Mt. Vernon Register-News from Mt Vernon, Illinois on December 26, 1968 · Page 17
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Mt. Vernon Register-News from Mt Vernon, Illinois · Page 17

Mt Vernon, Illinois
Issue Date:
Thursday, December 26, 1968
Page 17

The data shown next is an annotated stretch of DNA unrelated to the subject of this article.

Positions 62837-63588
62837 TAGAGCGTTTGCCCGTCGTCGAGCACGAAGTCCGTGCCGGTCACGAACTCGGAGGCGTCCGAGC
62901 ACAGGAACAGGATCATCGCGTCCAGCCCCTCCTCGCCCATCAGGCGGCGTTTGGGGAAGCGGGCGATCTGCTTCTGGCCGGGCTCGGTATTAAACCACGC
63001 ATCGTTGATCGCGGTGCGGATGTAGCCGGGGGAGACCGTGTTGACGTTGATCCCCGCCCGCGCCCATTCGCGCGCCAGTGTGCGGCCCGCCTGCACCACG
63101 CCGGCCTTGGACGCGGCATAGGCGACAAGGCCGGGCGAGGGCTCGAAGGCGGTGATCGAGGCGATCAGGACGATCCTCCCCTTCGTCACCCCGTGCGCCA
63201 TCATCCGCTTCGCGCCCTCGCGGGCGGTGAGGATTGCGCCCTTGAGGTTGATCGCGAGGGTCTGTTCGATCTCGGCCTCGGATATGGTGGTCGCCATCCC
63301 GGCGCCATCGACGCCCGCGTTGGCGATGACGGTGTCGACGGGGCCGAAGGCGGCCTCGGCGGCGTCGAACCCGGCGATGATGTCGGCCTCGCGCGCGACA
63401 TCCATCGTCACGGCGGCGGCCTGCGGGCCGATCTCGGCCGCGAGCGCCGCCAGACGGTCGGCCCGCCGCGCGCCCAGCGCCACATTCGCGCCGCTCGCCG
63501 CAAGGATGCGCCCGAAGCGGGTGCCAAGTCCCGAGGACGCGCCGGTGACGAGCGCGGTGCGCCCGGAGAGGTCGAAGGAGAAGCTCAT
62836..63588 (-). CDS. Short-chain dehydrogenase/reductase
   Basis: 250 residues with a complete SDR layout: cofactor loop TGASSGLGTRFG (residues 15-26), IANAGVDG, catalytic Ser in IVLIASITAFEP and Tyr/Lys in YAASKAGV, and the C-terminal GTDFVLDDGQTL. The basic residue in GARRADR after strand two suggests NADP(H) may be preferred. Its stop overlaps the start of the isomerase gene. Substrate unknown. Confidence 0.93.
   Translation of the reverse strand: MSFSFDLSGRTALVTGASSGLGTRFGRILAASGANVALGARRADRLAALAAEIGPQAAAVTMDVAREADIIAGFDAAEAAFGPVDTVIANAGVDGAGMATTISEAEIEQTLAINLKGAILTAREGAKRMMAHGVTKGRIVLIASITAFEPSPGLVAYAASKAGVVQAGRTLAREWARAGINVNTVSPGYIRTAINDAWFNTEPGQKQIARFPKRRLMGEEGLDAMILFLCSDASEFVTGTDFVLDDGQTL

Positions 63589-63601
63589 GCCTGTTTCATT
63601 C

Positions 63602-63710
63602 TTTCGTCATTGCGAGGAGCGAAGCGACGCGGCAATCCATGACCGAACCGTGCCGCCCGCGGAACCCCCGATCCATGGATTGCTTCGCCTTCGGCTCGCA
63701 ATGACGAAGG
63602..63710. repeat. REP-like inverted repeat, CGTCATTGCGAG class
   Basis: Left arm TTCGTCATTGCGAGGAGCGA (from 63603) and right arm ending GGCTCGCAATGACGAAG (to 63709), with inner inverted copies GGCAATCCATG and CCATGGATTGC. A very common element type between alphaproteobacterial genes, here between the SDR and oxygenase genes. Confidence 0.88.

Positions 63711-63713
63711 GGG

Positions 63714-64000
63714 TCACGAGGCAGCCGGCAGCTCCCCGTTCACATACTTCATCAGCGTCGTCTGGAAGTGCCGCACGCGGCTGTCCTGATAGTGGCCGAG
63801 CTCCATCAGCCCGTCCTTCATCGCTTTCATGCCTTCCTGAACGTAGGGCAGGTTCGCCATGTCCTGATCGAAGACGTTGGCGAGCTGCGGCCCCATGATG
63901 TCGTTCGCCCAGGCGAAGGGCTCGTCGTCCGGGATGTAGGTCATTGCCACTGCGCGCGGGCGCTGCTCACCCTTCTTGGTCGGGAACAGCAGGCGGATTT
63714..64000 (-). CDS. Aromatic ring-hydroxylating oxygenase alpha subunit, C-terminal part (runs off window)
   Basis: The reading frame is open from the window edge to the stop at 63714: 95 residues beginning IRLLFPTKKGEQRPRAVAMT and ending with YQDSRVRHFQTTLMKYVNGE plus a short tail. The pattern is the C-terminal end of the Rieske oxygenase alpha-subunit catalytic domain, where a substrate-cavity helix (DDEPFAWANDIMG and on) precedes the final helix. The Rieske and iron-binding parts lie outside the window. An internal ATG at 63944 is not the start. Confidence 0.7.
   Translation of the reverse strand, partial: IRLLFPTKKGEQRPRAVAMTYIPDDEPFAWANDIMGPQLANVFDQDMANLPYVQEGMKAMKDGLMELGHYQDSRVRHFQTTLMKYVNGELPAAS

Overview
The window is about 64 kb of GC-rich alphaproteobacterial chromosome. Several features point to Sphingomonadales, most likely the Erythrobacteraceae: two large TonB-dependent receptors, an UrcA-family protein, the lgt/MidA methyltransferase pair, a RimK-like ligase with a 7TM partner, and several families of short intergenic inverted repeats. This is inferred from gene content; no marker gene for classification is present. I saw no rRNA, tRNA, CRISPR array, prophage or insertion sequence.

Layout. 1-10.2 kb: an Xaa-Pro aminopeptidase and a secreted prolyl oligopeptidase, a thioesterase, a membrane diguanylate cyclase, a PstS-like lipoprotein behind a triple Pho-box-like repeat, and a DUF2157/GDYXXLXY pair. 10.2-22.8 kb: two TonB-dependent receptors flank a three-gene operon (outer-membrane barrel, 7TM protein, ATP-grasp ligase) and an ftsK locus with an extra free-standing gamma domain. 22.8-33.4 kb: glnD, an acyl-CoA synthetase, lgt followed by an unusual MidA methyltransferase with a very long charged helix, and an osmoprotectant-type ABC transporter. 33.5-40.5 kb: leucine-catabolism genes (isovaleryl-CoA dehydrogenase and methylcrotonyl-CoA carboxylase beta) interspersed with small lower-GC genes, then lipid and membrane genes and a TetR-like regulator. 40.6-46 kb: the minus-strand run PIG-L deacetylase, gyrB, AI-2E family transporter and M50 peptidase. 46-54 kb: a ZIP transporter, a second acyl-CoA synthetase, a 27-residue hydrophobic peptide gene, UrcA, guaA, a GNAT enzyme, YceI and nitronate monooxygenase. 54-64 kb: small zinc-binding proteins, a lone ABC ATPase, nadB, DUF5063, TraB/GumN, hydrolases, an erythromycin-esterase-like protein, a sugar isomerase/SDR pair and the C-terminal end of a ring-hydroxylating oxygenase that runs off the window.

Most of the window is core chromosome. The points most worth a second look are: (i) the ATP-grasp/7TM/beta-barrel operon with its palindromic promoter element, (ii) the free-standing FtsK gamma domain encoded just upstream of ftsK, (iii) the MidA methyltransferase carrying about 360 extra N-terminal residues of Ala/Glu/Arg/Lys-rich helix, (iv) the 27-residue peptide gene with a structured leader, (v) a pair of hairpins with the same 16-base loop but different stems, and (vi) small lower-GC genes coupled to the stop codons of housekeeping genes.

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Four New Year's Day Major Holiday Bowl Contests On Tap For Gridiron Fans THE REGISTER-NEWS — MT. VERNON, ILLINOIS THURSDAY, DECEMBER 26, 1968 By HERSCHEL NISSENSON The North and the South began the last week of 1968 with a throwback to the old days of defensive football. Michigan State's Dick Berlinski booted a 23-yard field goal in the first period Wednesday and the North made it stand up for a 3-0 victory in the Shrine's all- star game at Miami's Cotton Bowl. That kicked off an eight-iky holiday period during which 12 major bowl games will be played. Next on tap is the Tangerine Bowl at Orlando, Fla., Friday night between unbeaten and untied Ohio University, champions of the Mid-American Conference, and Richmond, which won seven of 10 games in taking Southern Conference honors. Saturday's schedule lists four games—the Gator Bowl at Jacksonville, Fla., between Missouri, 7-3, and Alabama, 8-2; the Sun Bowl at El Paso, Tex., between Auburn, 6-4, and Arizona, 8-2; the East-West Shrine Game at San Francisco and the Blue- Gray game at Montgomery, Ala. Monday right it's the Peach Bowl at Atlanta pairing Louisiana State, 7-3, with Florida State, 8-2. Tuesday Oklahoma faces Southern Methodist in the Blue Bonnet Bowl in Houston's Astrodome. Both teams had 7-3 regular season records. The four big ones come up Wednesday, New Year's Day- Ohio State, 9-0, and Southern California, 9-0-1, in the Rose Bowl; Penn State, 10-0, and Kansas, 9-1, in the Orange Bowl; Texas, 8-1-1, and Tennessee, 8-1-1, in the Cotton Bowl and Georgia, 8-0-2,. vs. Arkansas, 9-1, in the Sugar Bowl. ~ In the Christmas action, five pass interceptions and two fumble recoveries helped the North to victory. A slim crowd of 18,063 on a perfect sunshiny day saw the North win its ninth game of the series. The South has won 11 and there was one tie. Notre Dame's Bob Gladieux, whose 55-yard run set up Berlinski's field goal, was voted the North's outstanding player. Linebacker Bill Bergey, a Little Ail-American from Arkansas State, was named best of the Southerners. All but one serious drive by the South was broken up by fumbles and interceptions. The other was smashed by a fierce goal line stand after Virginia's Frank Quayle had plowed eight yards to a first down on the North one-yard line. Crystal Gazin' Swami Hoople Foresees Startling Surprises In Major Bowl Matches Up Eastern Division Lead Bullets Shoot Up Sonics In Christmas Night Battle By THE ASSOCIATED PRESS The Baltimore Bullets have never had such a Merry Christmas, and the way they're going, it looks like a happy New Year, too. The Bullets have never had a winning season since they returned to Baltimore for the 1963-64 season, and some of those years have been disastrous. Only last season they had the worst record in the National Basketball Association at 20-61. But this holiday season, the Bullets are flying higher than ' Santa Claus after beating Seattle 118-112 Wednesday, Christmas night, for their ninth consecutive triumph and a 27-7 record. The victory increased their Eastern Division lead to 3% games over Philadelphia when the 76ers dropped a 110-109 dect- son at New York. Idle Boston fell 4% behind while Cincinnati remained 5% back with a 103-98 triumph over visiting Chicago. Los Angeles raised! its Western Division lead to ,5% games with a 119-99 comeback victory over host Phoenix. Detroit outlasted Milwaukee 119413 in the only other game at Milwaukee. In the American Basketball Association, Minnesota defeated Kentucky 129-118, Denver belted New York 129-110 and Oakland beat Los Angeles 127-122. The host Bullets, winning for the 14th time in 16 games, turned the tide at the start of the fourth period, hitting eight of nine shots for a 100-89 lead as Jack Marin and reserve Ed Manning each scored four points. . Earl Monroe had 25 points for the Bullets and Wes Unseld 23. Cazzie Russell cut down Philadelphia, hitting a 25-foot jump with five seconds left after Hal Greer's 16 points in final period put the 76ers ahead. Billy Cunningham, who brought the 76ers back from a 28-8 deficit, missed a last second shot. Greer finished with 34 points, Cunningham 31 and Willis Reed 25 for the Knicks. Russell had 21. Oscar Robertson scored 13 points and made a key steal and assist in the final quarter to keep Cincinnati ahead, while teammate Connie Dierking totaled' 31 points. The Lakers, playing in an afternoon television game, fell behind by 24 points in the second quarter and then outscored the Suns 75-43 in the final half behind Jerry West, 26 points, Elgin Baylor 22, and Wilt Chamberlain 15. Detroit went down 13 points, pulled even at 64 at halftime o Eddie Miles' shooting and then took tjommand as Happy Hairston finished with 24 points and Miles and Dave Bing 22 each. HOCKEY LEAGUE By THE ASSOCIATED PRESS' Wednesday's Results Toronto 4, Chicago 3 New York 2, Phila'phia 2, tie Oakland 3, Boston 1 Pittsburgh 6, Detroit 3 St. Louis 2, Minnesota 0 Only games scheduled Today 's Games Toronto at Montreal Oakland at New York Pittsburgh at St. Louis Minnesota at Los Angeles Only games scheduled Fridays Games Philadelphia at Detroit Only game scheduled By THE ASSOC!AED PRESS TOKYO—Ruben Navarro, Los Angeles, and Yoshiaki Numata, Japan, drew, 10, lightweights. PORTLAND, Maine — Jimmy McDermott, 171, H o 1 y o k e, Mass., stopped Julio Cruz, 166, New York, 5. By MAJOR AMOS B. HOOPLE Football's Foremost Forecaster EGAD, friends, never have you been treated to a finer selection of football contests than this year's big Bowl matches. Every team in the Top Ten with the exception of Notre Dame will see action in one of the eight big games. The seventh-ranked Irish have a self- imposed ban on post-season games. Fittingly, the Rose Bowl, "daddy of the Bowls," has the top attraction — Ohio State (9-0), rated No. 1, vs. Southern California (9-0-1), ranked No. 3. Running a close second in importance is the Orange Bowl nocturnal meeting of the nation's No. 2 eleven, Pehn State (J.0-0), and the Big Eight powerhouse Kansas (9-1). The Sugar Bowl pits fourth-ranked Georgia (8-0-2) against 10th- rated Arkansas (9-1). Our personal inspections of the contestants' secret workouts and private conversations with the coaches indicate — kaff-kaff — several startling surprises are in store. Before bidding adieu to the '68 collegiate season, dear readers, let me take this opportunity to wish all of you a happy and prosperous New Year from your faithful correspondent and the other members of the Hoople Forecasting team. Now fasten your seat belts, friends, and read the stupendous news — har-rumph! GATOR X BOWL Dec. 28, Jacksonville, Fla. Missouri 23, Alabama 21. A mild upset here as Dan Devine's lads hand Bear Bryant and his Alabama boys their second straight Bowl defeat. A rugged contest all the way. --- -x- -x- STJN BOWL Dec. 28, El Paso, Tex. Arizona 20, Auburn 19. Arizona's Wildcats, humiliated by neighbor Arizona State in their last outing, will be out to prove they belong with the top teams. For Auburn, it will be another heart-breaking loss — urn- kumph! -X- -X- -X- PEACH BOWL Deo. 80, Atlanta, Ga. (N) Florida State 28, LSU 16. A newcomer to the bowl lineup this year, the Peach Bowl promises to be a dandy. LSI 7 is always dangerous but we believe Florida State, conquerors of point-happy Houston, has too many guns for the Tigers! BLUEBONNET BOWL Dec. 31, Houston, Tex. Oklahoma 26, SMU 22. In their last five victories, the Sooners averaged 35 points per game. The offense figures to keep rolling while the defense staves off the powerful rushes of the Mustangs. -x- -X- ROSE BOWL Jan. 1, {Pasadena, Calif. So. California 25, Ohio State 22. The upset of the day! O. J. Simpson, Heisman Trophy winner and the finest runner your scribe has seen in years, will close his career in a veritable blaze of glory. The big, bole! Buckeyes will give it everything they've got but just fall short— -X- -X- -X- SUGAR BOWL Jan. 1, New Orleans, La. Arkansas S3, Georgia 25. Another upset here! Two evenly matched clubs, with the Hoople System giving the edge to the high - scoring Razorbacks — hak-kaff! -x- -x- COTTON BOWL Jan. 1, Dallas, Tex. Texas 18, Tennessee 15. Boasting identical 8-1-1 records, the Longhorns and Volunteers were hard to separate. After running the statistics for both clubs over 10 games through the Hoople- Computer, we came up with a three-point margin for Texas. Remember, you read it here first — um-kumph! -X- -X- - K- ORANGE BOWL Jan. 1, Miami, Fla. (N) Penn State 30, Kansas 28. A close contest from the opening whistle, this is the ideal game to ring down the curtain on the college season. When the lights go off in Miami's Orange Bowl, the Nittany Lions will have run their record to an impressive 11-0 with a pulsating conquest of the Jayhawks. *(N)—Night games. NORTH CLIPS SOUTH 3-0 IN STAR GAME: By BEN FUNK MIAMI, Fla. (AP) — The North turned a field goal by Diok Berlinski, five pass interceptions and two fumble recoveries into a 3-0 victory over the South in the Shrine's college all-star football game Wednesday. Playing before a slim audi ence of 18,063, on a "perfect sunshiny day, the Yankees notched their ninth win of the series but still trailed the Rebels, who have won 11. One game ended in a tie. Bob Gladieux, top Notre Dame Sruher, whose 55-yard dash set up the winning field goal, was voted the. North's most valuable player. Vicious play busting by linebacker Bill Bergey of Arkansas State won him recognition as the best of fie South. All but one serious drive by the South was broken up by fumbles and interceptions off quarterbacks Larry Rentz of Florida and Sonny Wade of E.nory and Henry. The other was smashed by a fierce North goal line stand after Frank Quayle of Virginia had plowed eight yards to a first down at the one. Coley O'Brien, Notre Dame's all-purpose back, playing signal caller in this game, lost a touchdown in the second quarter when his 22-yard pass to teammate Ron Duhney was nullified by an illegal receiver downfield. The Yankees stole three passes from Wade and two from Rentz. Dennis Hale of Minneota came up with two of the in- imceptions, both off Wade. In ABA Competition Jones Powers Rockets Past Kentucky Crew Larry Jones supplied the main thrust in the Denver Rockets' third period takeoff, but when Kentucky finally got off the ground it was too little and too late. With Jones popping in 15 points, the Rockets outscored New York 42-29 in the third quarter and breezed to a 129-110 American Basketball Association victory over the Nets Wednesday night. Kentucky broke loose for 43 points against Minnesota in the fourth quarter, but still bowed to the powerful Pipers 129-118. In the only other game, Oakland rallied in the second half and overhauled Los Angeles 127-122. Jones, who finished with 32 points, flashed a hot hand in the third period to lead Denver back from a four-point halftime deficit at Commack, N.Y. Walt Piatkowski added seven points in the deciding spurt and Lonnie Wright had 23 1 in all for the Rockets. Ron Perry topped the : Nets with 30. Art Heyman scored 26 points, Connie Hawkins 25 and Tom Washington 20, leading visiting Minnesota to its 19th victory in 27 starts. Louie Dampier had 23, , Darel Carrier 22 and Jim Ligon | 21 for the Colonels. I Rick Barry, the ABA's lead- J ing scorer, powered Oakland , with 44 points in its uphill victory over host Los Angeles, which led 71-63 at halftime and by as many as 13 points. Barry, who entered the game j Betting Soars, Attendance. Off At U.S. Tracks ; with a 35.4 point average, put | the Oaks in front for good 106' 104 with 7:47 to go. By TED MEIER Associated Press Sports Writer Betting soared to a record $4,976,661,116 on legalized horse racing in the United States in 1968, but attendance declined for the second straight year. The fall off in atendance to 61,523,035 from 62,619,185 has caused some concern to track management. "We must face the fact that thoroughbred racing is basically not increasing its portion of the entertainment dollar," said John D. Schapiro, the new presi- .dent of the Thoroughbred Racing Associations, Inc.•"I know that young people have more money , than they used to, but I wonder if it's enough more," Schapiro commented. "As soon as they marry, most of them begin having additional expenses. I'm afraid that racing is beyond the economic reach of most young people, young couples anyway," The yearly figures for the thoroughbreds and harness racing, combined,, came from a year-end Associated Press survey Wednesday. They compare to the 1967 totals of 62,619,185 and $4,852,890,970 and to the 1966 aggregate of 63,391,608 and $4,654,149,033. Of the 1968 total, 38,712,373 bet $3,365,371,524 on the runners and 22,810,662 wagered $1,602,289,529 on the pacers and trotters. Worth 50 Extra This coupon is worth 50 extra Top Value Stamps with a purchase of $3.00 or more gasoline at the CLARK Super 100 Statioa 1515 West Broadway — Mt. Vernon, III. f imit cne coupon per customer Coupon Expires Wed., Jan. 1, 1968 Top Value Stamps AT CARB0NDALE Decatur Eisenhower 75, Herrin 49 Peoria (Manual) 77, Pinckneyville 62 Night Session Collinsville vs. St. Patrick (Chicago) Carbondale vs. Du Quoin Harrisburg vs. Meridian AT CENTRALIA Jacksonville 70, Homewood 66 Champaign Central 82, Nashville 57 Night Session Belleville West vs. Decatur Stephen Centralia vs. York of Elmhurst Peoria Spalding vs. Pittsfield NOTICE OF PUBLIC SALE OF REAL ESTATE Approximately 73.18 acres of farm land (no buildings) Southeast of Sesser, Illinois, formerly owned by Mike Baksa, described as: M The East One Half (E Vz) of the Section 13, Township 5 South, Range except that certain tract of land pr Goode-Barren Township High schoo west corner of the Northeast Quarte 13, Township 5 South, Range 1 East ty, Illinois, more particularly descri the Northwest corner of said NE V* Section line 425 feet; thence Sout thence North 700 feet to the place acres, more or less, and subject to p veyances of the coal, oil, gas and o situate in Franklin County, Illinois. Southeast One Fourth (SE VA) of 1 East of the 3rd Principal Meridian, eviously conveyed to the Trustees of I District No. 104, lying in the North- r of the Southeast Quarter of Section of the Third P.M., in Franklin Counted as follows, to-wit: Beginning at of the SE VA, thence East along Vz h 700 feet, thence West 425 feet; of beginning, containing in all 6.82 rior reservations, exceptions or con- ther minerals, This is good producing land, and could be developed for residential or industrial purposes. Approximately 1320 feet of frontage on South, with 8" water line. Immediately South of High School football field. Adjacent to City Limits of Sesser, Illinois. To be sold at auction on Saturday, December 28, 1968, at the Southwest corner of the farm, at 10:00 A.M. Sellers will pay oil real estate taxes thru 1968, payable in 1969. . Abstract of Title is available for examination at the office of Richard 0. Hart, Benton, Illinois, attorney for Executors. Ip*^;f $eiieti reserve the right to reject all bids. jr.TEKMSs 5% at tim* of sale, balanc* on delivery of tiffs. FRANK BASSO, GEORGE SPOTANSKI, EXECUTORS